From: Johannes Weiner <email@example.com> To: Michal Hocko <firstname.lastname@example.org> Cc: Tejun Heo <email@example.com>, Shakeel Butt <firstname.lastname@example.org>, Jakub Kicinski <email@example.com>, Andrew Morton <firstname.lastname@example.org>, Linux MM <email@example.com>, Kernel Team <firstname.lastname@example.org>, Chris Down <email@example.com>, Cgroups <firstname.lastname@example.org> Subject: Re: [PATCH 0/3] memcg: Slow down swap allocation as the available space gets depleted Date: Tue, 21 Apr 2020 12:56:01 -0400 [thread overview] Message-ID: <20200421165601.GA345998@cmpxchg.org> (raw) In-Reply-To: <20200421161138.GL27314@dhcp22.suse.cz> On Tue, Apr 21, 2020 at 06:11:38PM +0200, Michal Hocko wrote: > On Tue 21-04-20 10:27:46, Johannes Weiner wrote: > > On Tue, Apr 21, 2020 at 01:06:12PM +0200, Michal Hocko wrote: > [...] > > > I am also not sure about the isolation aspect. Because an external > > > memory pressure might have pushed out memory to the swap and then the > > > workload is throttled based on an external event. Compare that to the > > > memory.high throttling which is not directly affected by the external > > > pressure. > > > > Neither memory.high nor swap.high isolate from external pressure. > > I didn't say they do. What I am saying is that an external pressure > might punish swap.high memcg because the external memory pressure would > eat up the quota and trigger the throttling. External pressure could also push a cgroup into a swap device that happens to be very slow and cause the cgroup to be throttled that way. But that effect is actually not undesirable. External pressure means that something more important runs and needs the memory of something less important (otherwise, memory.low would deflect this intrusion). So we're punishing/deprioritizing the right cgroup here. The one that isn't protected from memory pressure. > It is fair to say that this externally triggered interference is already > possible with swap.max as well though. It would likely be just more > verbose because of the oom killer intervention rather than a slowdown. Right. > > They > > are put on cgroups so they don't cause pressure on other cgroups. Swap > > is required when either your footprint grows or your available space > > shrinks. That's why it behaves like that. > > > > That being said, I think we're getting lost in the implementation > > details before we have established what the purpose of this all > > is. Let's talk about this first. > > Thanks for describing it in the length. I have a better picture of the > intention (this should have been in the changelog ideally). I can see > how the swap consumption throttling might be useful but I still dislike the > proposed implementation. Mostly because of throttling of all allocations > regardless whether they can contribute to the swap consumption or not. I mean, even if they're not swappable, they can still contribute to swap consumption that wouldn't otherwise have been there. Each new page that comes in displaces another page at the end of the big LRU pipeline and pushes it into the mouth of reclaim - which may swap. So *every* allocation has a certain probability of increasing swap usage. The fact that we have reached swap.high is a good hint that reclaim has indeed been swapping quite aggressively to accomodate incoming allocations, and probably will continue to do so. We could check whether there are NO anon pages left in a workload, but that's such an extreme and short-lived case that it probably wouldn't make a difference in practice. We could try to come up with a model that calculates a probabilty of each new allocation to cause swap. Whether that new allocation itself is swapbacked would of course be a factor, but there are other factors as well: the millions of existing LRU pages, the reclaim decisions we will make, swappiness and so forth. Of course, I agree with you, if all you have coming in is cache allocations, you'd *eventually* run out of pages to swap. However, 10G of new active cache allocations can still cause 10G of already allocated anon pages to get swapped out. For example if a malloc() leak happened *before* the regular cache workingset is established. We cannot retro-actively throttle those anon pages, we can only keep new allocations from pushing old ones into swap.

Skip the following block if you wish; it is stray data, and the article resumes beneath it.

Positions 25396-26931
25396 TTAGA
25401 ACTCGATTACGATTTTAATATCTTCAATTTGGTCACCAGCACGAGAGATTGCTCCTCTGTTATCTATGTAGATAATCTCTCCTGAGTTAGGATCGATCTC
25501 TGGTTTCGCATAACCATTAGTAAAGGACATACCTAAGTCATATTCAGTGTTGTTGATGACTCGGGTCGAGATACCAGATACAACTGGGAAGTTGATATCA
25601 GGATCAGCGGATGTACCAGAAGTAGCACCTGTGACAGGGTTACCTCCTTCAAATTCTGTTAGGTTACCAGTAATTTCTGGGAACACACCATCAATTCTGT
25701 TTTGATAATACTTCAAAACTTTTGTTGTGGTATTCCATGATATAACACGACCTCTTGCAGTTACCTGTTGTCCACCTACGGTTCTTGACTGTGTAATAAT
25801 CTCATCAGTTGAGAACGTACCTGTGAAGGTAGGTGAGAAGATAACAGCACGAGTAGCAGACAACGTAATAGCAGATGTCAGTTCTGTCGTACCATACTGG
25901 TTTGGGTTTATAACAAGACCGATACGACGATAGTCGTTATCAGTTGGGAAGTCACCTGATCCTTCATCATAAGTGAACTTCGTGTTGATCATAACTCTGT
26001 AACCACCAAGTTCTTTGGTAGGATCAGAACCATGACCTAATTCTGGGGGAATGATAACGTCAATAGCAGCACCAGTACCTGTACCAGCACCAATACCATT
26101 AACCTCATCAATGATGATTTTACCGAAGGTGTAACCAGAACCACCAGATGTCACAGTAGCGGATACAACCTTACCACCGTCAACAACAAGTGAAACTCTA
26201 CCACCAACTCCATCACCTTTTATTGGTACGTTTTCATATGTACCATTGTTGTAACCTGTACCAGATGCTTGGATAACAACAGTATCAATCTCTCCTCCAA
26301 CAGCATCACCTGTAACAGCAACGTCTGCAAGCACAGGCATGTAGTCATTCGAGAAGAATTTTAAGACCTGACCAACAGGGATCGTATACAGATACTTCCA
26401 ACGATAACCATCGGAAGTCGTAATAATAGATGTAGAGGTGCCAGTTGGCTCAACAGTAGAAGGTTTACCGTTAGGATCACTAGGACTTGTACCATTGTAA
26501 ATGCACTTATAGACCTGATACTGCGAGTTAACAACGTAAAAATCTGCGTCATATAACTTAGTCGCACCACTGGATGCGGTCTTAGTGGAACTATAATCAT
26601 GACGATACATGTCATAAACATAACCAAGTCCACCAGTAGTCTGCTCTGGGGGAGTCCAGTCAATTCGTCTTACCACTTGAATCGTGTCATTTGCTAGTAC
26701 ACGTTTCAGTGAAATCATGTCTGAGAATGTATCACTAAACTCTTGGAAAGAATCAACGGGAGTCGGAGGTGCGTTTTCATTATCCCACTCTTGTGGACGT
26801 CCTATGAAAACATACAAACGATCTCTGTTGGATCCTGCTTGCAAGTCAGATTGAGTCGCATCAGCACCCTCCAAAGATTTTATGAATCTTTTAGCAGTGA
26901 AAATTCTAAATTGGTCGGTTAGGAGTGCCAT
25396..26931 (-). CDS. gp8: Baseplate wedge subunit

next prev parent reply other threads:[~2020-04-21 16:56 UTC|newest] Thread overview: 35+ messages / expand[flat|nested] mbox.gz Atom feed top 2020-04-17 1:06 Jakub Kicinski 2020-04-17 1:06 ` [PATCH 1/3] mm: prepare for swap over-high accounting and penalty calculation Jakub Kicinski 2020-04-17 1:06 ` [PATCH 2/3] mm: move penalty delay clamping out of calculate_high_delay() Jakub Kicinski 2020-04-17 1:06 ` [PATCH 3/3] mm: automatically penalize tasks with high swap use Jakub Kicinski 2020-04-17 7:37 ` Michal Hocko 2020-04-17 23:22 ` Jakub Kicinski 2020-04-17 16:11 ` [PATCH 0/3] memcg: Slow down swap allocation as the available space gets depleted Shakeel Butt 2020-04-17 16:23 ` Tejun Heo 2020-04-17 17:18 ` Shakeel Butt 2020-04-17 17:36 ` Tejun Heo 2020-04-17 17:51 ` Shakeel Butt 2020-04-17 19:35 ` Tejun Heo 2020-04-17 21:51 ` Shakeel Butt 2020-04-17 22:59 ` Tejun Heo 2020-04-20 16:12 ` Shakeel Butt 2020-04-20 16:47 ` Tejun Heo 2020-04-20 17:03 ` Michal Hocko 2020-04-20 17:06 ` Tejun Heo 2020-04-21 11:06 ` Michal Hocko 2020-04-21 14:27 ` Johannes Weiner 2020-04-21 16:11 ` Michal Hocko 2020-04-21 16:56 ` Johannes Weiner [this message] 2020-04-22 13:26 ` Michal Hocko 2020-04-22 14:15 ` Johannes Weiner 2020-04-22 15:43 ` Michal Hocko 2020-04-22 17:13 ` Johannes Weiner 2020-04-22 18:49 ` Michal Hocko 2020-04-23 15:00 ` Johannes Weiner 2020-04-24 15:05 ` Michal Hocko 2020-04-28 14:24 ` Johannes Weiner 2020-04-29 9:55 ` Michal Hocko 2020-04-21 19:09 ` Shakeel Butt 2020-04-21 21:59 ` Johannes Weiner 2020-04-21 22:39 ` Shakeel Butt 2020-04-21 15:20 ` Tejun Heo
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